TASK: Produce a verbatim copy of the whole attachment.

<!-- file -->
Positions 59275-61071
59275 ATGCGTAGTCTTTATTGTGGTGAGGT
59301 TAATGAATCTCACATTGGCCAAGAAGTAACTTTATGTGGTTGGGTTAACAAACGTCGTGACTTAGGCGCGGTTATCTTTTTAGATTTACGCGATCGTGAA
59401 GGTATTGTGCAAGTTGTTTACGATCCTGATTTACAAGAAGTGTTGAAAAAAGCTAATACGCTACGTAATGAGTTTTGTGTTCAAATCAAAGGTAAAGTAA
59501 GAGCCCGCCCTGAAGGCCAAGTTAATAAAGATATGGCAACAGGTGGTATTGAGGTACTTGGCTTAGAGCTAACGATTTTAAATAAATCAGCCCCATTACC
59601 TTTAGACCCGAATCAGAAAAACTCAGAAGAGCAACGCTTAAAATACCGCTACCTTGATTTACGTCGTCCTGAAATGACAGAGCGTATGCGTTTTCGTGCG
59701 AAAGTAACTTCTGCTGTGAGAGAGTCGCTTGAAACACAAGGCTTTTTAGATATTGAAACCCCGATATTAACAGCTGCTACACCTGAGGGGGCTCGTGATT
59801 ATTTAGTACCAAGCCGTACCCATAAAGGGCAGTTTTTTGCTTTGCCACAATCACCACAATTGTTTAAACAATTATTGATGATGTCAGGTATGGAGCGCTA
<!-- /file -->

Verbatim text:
Positions 59275-61071
59275 ATGCGTAGTCTTTATTGTGGTGAGGT
59301 TAATGAATCTCACATTGGCCAAGAAGTAACTTTATGTGGTTGGGTTAACAAACGTCGTGACTTAGGCGCGGTTATCTTTTTAGATTTACGCGATCGTGAA
59401 GGTATTGTGCAAGTTGTTTACGATCCTGATTTACAAGAAGTGTTGAAAAAAGCTAATACGCTACGTAATGAGTTTTGTGTTCAAATCAAAGGTAAAGTAA
59501 GAGCCCGCCCTGAAGGCCAAGTTAATAAAGATATGGCAACAGGTGGTATTGAGGTACTTGGCTTAGAGCTAACGATTTTAAATAAATCAGCCCCATTACC
59601 TTTAGACCCGAATCAGAAAAACTCAGAAGAGCAACGCTTAAAATACCGCTACCTTGATTTACGTCGTCCTGAAATGACAGAGCGTATGCGTTTTCGTGCG
59701 AAAGTAACTTCTGCTGTGAGAGAGTCGCTTGAAACACAAGGCTTTTTAGATATTGAAACCCCGATATTAACAGCTGCTACACCTGAGGGGGCTCGTGATT
59801 ATTTAGTACCAAGCCGTACCCATAAAGGGCAGTTTTTTGCTTTGCCACAATCACCACAATTGTTTAAACAATTATTGATGATGTCAGGTATGGAGCGCTA